Kobo Daishi Kukai (弘法大師空海)(774 – 835) was the founder of the Shingon sect of Buddhism, and has been worshipped by a large number of people even after his death. Numerous picture scrolls have also been created depicting his life and profile.
In particular, “Kobo Daishi Gyojo Ekotoba (弘法大師行状絵詞) (lit. pictorial description of acts by Kobo Daishi)”, a national important cultural property that has been owned by Toji Temple is a wonderful work that consists of 12 volumes. The formulation of these picture scrolls was planned in 1374, the 600th anniversary of the birth of Kobo Daishi. This must have been an important commemorative project for Toji Temple. The Toji Hyakugo Archives include a document titled “Daishi On-e Yoto Chumon” (大師御絵用途注文), with relation to the formulation of these picture scrolls.
What does “Daishi On-e Yoto Chumon” mean?
Today, “Yoto” (用途) means purpose of use and “Chumon” (注文) signifies requesting something from someone. In the medieval times, “Yoto” meant expenses required, and “Chumon” signified recorded requirements concerning a certain matter.
Therefore, “Daishi On-e Yoto Chumon” means a record or specification of various expenses that were spent on the formulation of the picture scrolls (“On-e” (御絵)).
This record reveals a lot of information concerning the time when these scrolls were established, painters involved in this project, expenses for paper and paints, etc.
At first, Toji commissioned this project to Koseno Yukitada (巨勢行忠), the top painter who was under the direct control of the Imperial Court (“Edokoro” (絵所)).
Although Yukitada received remuneration, he was slow to initiate the work. Consequently, Yukitada was ordered to pay back the remuneration, and three other painters were convened in place of him.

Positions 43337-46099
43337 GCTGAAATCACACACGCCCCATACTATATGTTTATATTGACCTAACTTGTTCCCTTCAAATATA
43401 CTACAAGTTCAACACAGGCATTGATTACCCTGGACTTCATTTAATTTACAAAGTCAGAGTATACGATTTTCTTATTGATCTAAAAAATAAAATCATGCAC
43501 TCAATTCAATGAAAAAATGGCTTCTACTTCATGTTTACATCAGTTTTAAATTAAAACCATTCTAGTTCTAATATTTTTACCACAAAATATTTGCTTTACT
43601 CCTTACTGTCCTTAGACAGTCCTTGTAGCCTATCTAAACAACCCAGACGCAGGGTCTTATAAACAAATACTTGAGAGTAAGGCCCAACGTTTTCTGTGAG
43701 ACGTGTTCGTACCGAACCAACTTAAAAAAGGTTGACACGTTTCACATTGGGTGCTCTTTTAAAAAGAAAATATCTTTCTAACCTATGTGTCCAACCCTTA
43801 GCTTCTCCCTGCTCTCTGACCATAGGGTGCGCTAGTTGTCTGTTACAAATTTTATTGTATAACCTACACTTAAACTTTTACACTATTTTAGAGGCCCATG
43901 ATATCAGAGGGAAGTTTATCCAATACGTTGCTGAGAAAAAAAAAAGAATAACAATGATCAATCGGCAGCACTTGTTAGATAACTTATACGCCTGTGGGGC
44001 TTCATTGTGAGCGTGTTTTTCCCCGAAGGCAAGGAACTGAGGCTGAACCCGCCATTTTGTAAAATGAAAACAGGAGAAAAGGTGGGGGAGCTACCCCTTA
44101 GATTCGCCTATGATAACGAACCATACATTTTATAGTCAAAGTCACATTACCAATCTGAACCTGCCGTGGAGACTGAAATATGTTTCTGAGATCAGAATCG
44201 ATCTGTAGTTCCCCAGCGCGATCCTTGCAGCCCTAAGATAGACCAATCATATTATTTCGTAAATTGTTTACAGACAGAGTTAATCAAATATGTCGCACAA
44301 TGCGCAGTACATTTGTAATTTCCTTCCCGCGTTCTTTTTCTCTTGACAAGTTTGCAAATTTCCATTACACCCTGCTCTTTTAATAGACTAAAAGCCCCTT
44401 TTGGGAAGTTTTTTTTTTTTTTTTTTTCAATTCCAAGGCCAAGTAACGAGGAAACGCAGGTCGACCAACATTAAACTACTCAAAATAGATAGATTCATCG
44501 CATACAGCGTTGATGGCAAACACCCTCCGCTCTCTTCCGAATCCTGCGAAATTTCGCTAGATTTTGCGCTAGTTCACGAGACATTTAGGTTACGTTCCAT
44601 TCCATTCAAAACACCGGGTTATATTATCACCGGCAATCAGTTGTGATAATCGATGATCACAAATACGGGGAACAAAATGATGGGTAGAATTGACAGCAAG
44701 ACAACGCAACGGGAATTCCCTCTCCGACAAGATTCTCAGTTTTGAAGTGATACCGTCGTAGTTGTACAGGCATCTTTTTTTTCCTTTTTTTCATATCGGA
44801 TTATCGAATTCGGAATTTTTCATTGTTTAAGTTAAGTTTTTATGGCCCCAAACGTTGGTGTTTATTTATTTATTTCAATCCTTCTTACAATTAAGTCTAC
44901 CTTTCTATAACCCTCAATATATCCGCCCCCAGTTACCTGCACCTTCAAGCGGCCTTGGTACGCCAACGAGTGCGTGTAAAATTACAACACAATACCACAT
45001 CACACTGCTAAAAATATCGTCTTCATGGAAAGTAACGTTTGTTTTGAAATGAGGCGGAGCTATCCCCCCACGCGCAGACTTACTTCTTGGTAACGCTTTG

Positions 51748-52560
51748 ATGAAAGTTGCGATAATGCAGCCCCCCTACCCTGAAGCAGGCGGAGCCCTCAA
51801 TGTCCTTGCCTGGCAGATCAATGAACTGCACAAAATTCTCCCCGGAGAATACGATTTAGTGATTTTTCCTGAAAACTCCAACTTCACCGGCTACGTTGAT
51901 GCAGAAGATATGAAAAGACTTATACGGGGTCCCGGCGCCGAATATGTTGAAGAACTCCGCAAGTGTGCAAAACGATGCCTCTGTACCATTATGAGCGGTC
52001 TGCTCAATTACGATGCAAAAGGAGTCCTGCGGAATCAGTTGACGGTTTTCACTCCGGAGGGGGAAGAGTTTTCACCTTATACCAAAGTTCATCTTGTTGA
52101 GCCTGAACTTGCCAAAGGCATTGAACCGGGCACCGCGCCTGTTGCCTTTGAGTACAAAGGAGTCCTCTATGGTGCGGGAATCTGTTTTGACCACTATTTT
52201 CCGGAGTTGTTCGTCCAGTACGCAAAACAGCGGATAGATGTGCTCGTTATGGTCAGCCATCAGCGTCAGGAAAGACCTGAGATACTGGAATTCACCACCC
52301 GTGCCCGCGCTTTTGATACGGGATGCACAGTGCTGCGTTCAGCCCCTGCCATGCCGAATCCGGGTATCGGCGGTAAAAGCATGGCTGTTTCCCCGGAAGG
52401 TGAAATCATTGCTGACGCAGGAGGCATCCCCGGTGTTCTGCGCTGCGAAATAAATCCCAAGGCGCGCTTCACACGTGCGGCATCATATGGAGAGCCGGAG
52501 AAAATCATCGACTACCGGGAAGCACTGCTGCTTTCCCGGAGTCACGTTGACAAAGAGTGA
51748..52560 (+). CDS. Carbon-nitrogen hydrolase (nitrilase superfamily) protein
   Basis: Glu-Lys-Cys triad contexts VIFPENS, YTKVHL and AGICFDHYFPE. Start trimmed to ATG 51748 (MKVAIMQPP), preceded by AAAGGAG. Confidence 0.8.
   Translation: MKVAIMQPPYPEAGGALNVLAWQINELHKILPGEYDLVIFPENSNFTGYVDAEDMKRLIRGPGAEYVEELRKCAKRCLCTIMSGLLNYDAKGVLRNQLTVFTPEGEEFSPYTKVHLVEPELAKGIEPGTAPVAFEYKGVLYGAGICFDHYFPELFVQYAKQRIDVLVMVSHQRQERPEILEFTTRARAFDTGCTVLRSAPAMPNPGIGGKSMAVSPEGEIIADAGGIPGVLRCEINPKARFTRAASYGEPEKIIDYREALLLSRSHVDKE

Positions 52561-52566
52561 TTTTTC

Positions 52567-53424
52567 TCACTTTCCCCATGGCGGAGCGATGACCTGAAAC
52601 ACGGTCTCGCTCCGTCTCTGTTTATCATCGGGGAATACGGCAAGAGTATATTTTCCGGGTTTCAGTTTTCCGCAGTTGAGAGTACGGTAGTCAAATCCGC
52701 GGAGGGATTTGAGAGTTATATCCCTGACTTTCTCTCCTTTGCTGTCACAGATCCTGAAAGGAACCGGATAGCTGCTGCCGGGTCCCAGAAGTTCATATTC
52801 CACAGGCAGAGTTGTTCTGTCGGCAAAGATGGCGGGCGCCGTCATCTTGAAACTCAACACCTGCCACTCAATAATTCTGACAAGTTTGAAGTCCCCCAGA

The job of painter (“Eshi”(絵師)) in those days was slightly different from that in the present day. Rather than drawing pictures that they liked, Eshi were hired by the bakufu, Imperial Court, or temples and shrines, and drew pictures on Byobu (folding screens) and Fusuma (sliding doors), and created portraits, as ordered by their employers.
The world of art in those days was no less severe then that in the present times, and the rating of painters was clearly reflected in their wages. The wages of the four painters, including Yukitada, who returned to the project staff later, varied substantially.
It was Yuko, who was hailed from Nara, who received the lowest wage. While he had small expenses including accommodation fee in Kyoto covered by Toji Temple, he only received 6 kanmon in total as remuneration for painting from Vol. 1 to the middle of Vol. 4.
In contrast, Yukitada merely redid Vol. 11 and touched up the entire work at the end of the project, receiving remuneration of as much as 6 kanmon, the same price as Yuko, in addition to the large amount of expenses for food and drink. The remuneration per pictorial page (i.e. per sheet) paid to Yukitada was nearly four times higher than that paid to Yuko.
In those days, people could buy rice of over 1 koku (equivalent to 150 kg) for 1 kanmon (equivalent to 1,000 mon).*
One adult could live on this much rice throughout one year. Therefore, 6 kanmon could feed six people for one year.
By the way, the cost of paper used for these picture scrolls stood at 6 kan 538 mon at first, but added an expense later.
The term “Sakajiki” (酒直) frequently appears throughout this record. “Sakajiki” refers to expenses for buying alcoholic drinks, so its frequent appearance indicates that drinks were served to painters on many occasions during the project.
In the year of completion of the picture scrolls, expenses for food and drink at a gathering (“Yoriai”(寄合)) were also recorded. It may have been a party to celebrate the completion of the scrolls.
Today’s drinkers might envy the medieval painters for the inclusion of drink and party fees into the expenses.
* It is difficult to figure out how much 1 kanmon would be in today’s currency.
There is a research that investigated the value of rice in the Muromachi period, based on the Hyakugo Archives and other materials.
One koku of rice was worth approximately 800 mon, with variations from year to year, according to a paper published by Kesao Momose (百瀬今朝雄), “Rice Prices in the Muromachi Period: Cases Related to the Toji Temple”, Journal of Histology, Part 66, Vol. 1, 1957.
(Matsuda, Historical Materials Section, the Kyoto Prefectural Library and Archives)